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State Diagrams: They Don’t Just State the Obvious

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In my continuing coverage of BABOK® techniques, I plan to comment on all of the general and task-specific techniques. This week’s entry is about state diagrams, a fairly specific technique you may not be familiar with, but could be a source of CBAP® exam questions. It’s also a practical tool. Hopefully my word puzzle on the right makes sense. Minnesota is a state, plus the word diagram = State Diagram. (Hokey, I know.)Wuzzle - State Diagram

I’m giving a presentation at an upcoming conference called “BA Toolkit: Essential Tools for an Agile Project (or any other for that matter.)” I’m basing the presentation on a recent project that built our CBAP Online Study Exam. One of the tools I used on that project was the State Diagram. The BABOK® notes that these diagrams go by different names such as State Machine Diagram, State Transition Diagram, and Entity Life Cycle Diagram.

It proved helpful for a number of reasons:

  1. A state diagram maps the official “states” or statuses that an entity can have, which is to say from initial creation to final disposal. It visually diagrams what would otherwise be a complicated verbal narrative or list. Whenever I map out one of these diagrams, it invariably leads me to find some more subtle states that I might have otherwise have missed.
  2. It specifies a sequence of states or statuses that an entity goes through during its lifetime. If an entity changes states, there is always an event that triggers the change. The example below shows sample events (“Offer Made” and “Emp. Is Eligible”) as well as the process to respond to those events (“Accepts Job” and “Employee Retires,” respectively). The triggers and responses are often hidden requirements and the state diagram helps us uncover them. For example, the processes often become use cases and the triggers are an important pre-condition to them.
  3. There may be specific things that should be performed when the entity reaches a new state. For instance, when a New Hire “Begins Work” in the example below, the process of “Intake New Employee” gets performed to manage the transition such as election of benefits and recording of personal details.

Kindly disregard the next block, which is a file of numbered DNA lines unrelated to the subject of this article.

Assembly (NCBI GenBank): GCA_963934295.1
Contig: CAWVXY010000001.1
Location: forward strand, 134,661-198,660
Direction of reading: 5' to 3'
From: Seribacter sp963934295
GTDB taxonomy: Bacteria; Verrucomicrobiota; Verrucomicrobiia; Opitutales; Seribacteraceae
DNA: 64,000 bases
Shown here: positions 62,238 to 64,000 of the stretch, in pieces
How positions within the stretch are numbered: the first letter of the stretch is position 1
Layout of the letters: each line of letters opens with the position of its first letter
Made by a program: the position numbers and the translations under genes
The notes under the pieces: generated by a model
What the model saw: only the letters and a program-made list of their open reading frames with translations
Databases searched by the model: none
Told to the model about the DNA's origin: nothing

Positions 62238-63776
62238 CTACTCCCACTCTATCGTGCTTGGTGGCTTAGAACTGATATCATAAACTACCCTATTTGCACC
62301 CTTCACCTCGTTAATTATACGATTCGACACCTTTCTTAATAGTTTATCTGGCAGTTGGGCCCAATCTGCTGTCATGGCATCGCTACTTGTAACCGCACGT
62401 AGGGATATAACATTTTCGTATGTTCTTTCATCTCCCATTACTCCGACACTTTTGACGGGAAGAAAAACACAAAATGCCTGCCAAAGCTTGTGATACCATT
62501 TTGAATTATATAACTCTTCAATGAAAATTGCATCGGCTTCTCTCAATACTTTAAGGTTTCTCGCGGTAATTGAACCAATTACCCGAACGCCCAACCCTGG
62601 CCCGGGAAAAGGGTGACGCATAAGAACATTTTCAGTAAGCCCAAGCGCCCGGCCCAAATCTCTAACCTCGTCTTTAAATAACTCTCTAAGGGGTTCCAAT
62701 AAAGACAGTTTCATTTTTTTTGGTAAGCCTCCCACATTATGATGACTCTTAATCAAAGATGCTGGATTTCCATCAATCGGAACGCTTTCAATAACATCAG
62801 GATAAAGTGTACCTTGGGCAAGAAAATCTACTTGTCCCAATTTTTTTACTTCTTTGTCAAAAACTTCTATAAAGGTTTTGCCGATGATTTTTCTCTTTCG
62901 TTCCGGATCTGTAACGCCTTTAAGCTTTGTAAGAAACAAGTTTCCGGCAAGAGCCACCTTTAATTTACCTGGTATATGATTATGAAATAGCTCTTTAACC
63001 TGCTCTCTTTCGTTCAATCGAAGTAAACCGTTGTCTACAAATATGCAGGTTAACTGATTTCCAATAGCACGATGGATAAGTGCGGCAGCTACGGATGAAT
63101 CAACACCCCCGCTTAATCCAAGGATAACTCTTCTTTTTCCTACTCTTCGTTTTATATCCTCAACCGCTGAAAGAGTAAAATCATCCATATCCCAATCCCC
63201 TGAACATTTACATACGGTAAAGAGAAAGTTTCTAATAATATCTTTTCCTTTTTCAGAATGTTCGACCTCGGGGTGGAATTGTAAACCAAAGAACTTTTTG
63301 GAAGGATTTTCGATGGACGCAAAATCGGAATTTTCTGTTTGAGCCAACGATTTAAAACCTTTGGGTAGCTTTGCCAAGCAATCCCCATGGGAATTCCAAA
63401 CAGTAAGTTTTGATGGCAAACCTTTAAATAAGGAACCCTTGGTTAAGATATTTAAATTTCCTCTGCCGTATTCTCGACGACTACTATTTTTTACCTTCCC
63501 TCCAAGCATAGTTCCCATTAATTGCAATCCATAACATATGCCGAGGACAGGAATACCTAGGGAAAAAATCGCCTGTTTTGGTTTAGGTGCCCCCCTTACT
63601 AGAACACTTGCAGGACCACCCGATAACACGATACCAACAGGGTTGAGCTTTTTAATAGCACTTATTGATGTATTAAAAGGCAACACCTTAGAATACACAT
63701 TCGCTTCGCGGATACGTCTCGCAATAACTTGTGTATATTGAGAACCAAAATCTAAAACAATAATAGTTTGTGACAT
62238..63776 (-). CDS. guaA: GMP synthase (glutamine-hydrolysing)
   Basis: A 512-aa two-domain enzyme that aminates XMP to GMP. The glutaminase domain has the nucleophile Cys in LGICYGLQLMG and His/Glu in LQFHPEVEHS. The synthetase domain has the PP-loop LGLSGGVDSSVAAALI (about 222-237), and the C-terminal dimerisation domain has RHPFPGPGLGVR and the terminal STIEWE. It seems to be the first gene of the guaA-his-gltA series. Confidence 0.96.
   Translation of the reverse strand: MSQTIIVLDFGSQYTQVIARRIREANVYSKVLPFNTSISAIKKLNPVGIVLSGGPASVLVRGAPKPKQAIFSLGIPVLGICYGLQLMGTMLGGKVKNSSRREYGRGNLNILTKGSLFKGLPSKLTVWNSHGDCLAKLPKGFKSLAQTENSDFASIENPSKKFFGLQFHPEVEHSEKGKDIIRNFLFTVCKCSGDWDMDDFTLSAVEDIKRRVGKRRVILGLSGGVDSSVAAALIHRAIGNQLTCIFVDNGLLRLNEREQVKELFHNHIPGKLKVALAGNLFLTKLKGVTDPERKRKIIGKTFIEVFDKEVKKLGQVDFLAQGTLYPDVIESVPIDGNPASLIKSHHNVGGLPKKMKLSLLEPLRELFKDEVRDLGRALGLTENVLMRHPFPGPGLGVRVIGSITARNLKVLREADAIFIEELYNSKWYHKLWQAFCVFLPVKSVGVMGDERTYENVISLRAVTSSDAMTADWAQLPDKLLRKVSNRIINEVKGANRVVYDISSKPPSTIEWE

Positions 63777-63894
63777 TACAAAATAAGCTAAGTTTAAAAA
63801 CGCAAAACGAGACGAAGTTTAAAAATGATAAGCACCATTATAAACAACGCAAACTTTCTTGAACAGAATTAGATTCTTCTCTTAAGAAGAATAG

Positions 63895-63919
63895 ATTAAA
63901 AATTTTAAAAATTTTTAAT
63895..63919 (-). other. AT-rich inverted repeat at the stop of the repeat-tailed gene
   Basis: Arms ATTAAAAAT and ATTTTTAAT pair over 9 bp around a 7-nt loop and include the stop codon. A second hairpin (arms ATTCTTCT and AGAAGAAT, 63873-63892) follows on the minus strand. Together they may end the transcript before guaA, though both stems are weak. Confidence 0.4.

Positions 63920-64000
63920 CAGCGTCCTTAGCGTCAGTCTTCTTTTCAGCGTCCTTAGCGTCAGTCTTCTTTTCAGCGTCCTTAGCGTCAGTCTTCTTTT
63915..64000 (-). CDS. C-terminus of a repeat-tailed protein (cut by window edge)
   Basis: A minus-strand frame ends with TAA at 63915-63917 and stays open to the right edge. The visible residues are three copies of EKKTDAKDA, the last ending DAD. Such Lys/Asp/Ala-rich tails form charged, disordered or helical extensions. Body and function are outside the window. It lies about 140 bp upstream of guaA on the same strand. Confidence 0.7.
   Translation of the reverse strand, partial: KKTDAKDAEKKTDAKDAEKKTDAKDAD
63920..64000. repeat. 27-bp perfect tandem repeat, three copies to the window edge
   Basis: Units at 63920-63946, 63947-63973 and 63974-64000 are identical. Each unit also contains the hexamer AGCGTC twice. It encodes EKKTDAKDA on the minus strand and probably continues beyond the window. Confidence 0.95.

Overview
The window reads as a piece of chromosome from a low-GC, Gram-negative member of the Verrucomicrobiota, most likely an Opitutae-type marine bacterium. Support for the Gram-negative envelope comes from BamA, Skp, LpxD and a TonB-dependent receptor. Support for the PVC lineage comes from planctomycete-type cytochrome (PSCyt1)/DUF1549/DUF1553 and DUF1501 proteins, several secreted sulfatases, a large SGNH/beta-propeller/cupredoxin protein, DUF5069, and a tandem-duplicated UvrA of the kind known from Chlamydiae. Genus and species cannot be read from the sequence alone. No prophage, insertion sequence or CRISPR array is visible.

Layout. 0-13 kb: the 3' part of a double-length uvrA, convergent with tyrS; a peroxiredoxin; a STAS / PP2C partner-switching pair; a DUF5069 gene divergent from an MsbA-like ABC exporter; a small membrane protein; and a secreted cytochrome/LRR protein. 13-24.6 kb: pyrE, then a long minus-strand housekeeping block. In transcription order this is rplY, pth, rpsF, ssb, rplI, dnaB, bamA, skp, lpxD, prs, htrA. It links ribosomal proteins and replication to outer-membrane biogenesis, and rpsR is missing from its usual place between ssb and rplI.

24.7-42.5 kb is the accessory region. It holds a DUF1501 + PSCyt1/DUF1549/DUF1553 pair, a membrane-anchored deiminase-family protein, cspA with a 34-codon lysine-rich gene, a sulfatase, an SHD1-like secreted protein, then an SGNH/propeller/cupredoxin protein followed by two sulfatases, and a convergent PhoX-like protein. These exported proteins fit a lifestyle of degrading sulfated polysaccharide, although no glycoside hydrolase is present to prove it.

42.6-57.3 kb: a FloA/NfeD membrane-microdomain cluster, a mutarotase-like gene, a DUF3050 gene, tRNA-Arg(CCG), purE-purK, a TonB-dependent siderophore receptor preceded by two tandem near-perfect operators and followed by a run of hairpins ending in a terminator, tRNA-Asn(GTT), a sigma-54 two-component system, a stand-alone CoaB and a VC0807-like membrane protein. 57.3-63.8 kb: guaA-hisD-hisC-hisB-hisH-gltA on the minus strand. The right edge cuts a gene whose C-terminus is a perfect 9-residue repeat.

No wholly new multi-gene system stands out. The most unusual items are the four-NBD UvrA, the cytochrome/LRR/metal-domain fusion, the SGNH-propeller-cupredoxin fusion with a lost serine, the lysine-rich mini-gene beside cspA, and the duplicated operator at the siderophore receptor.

4. Each state might have its own unique data associated with it. For instance, a New Hire would have less data than an Employee who has started work. Retirees have even more attributes because of their retirement status. The discovery of new states will usually lead to uncovering additional data requirements. I love it when that happens!
  5. Before an entity leaves one state for another, there may be some “clean up” activity to be performed. In the example, when transitioning out of the “Former Employee” state, the process of archiving the employee is done. For simplicity’s sake, our example doesn’t show what happens after that.

Here is an example state diagram. It shows 1) Five example states for a Human Resources application, 2) Transitions that reflect the business process in moving from state to state, 3) The event or trigger that causes a move to a new state, and 4) Activities that can take place upon entering or exiting a given state.

State Diagram Example

Example State Diagram

To sum up, State Diagrams show the various states which an entity or class flows through during its lifetime (i.e., from creation to deletion). It also shows the events or triggers that prompt from one state to another, and formally labels the transitions. This type of analysis would normally be done only for complex entities that have multiple states or “life cycles.” They can help discover missing data attributes and processes involved in the various transitions.

You don’t need to be a proponent of UML or a specific methodology such as Object Oriented Analysis and Design to use these. They have value for most IT projects, and can help uncover missing requirements quickly. You might also get asked a question on the CBAP® exam, so add studying it to your preparation!

For more information, check out Wikipedia’s page on state diagrams. Make sure to scroll past the obscure entries like the “Directed graph“ and “Mealy machine.” We also cover state diagrams in our Business Process Modeling class and Data Modeling class.

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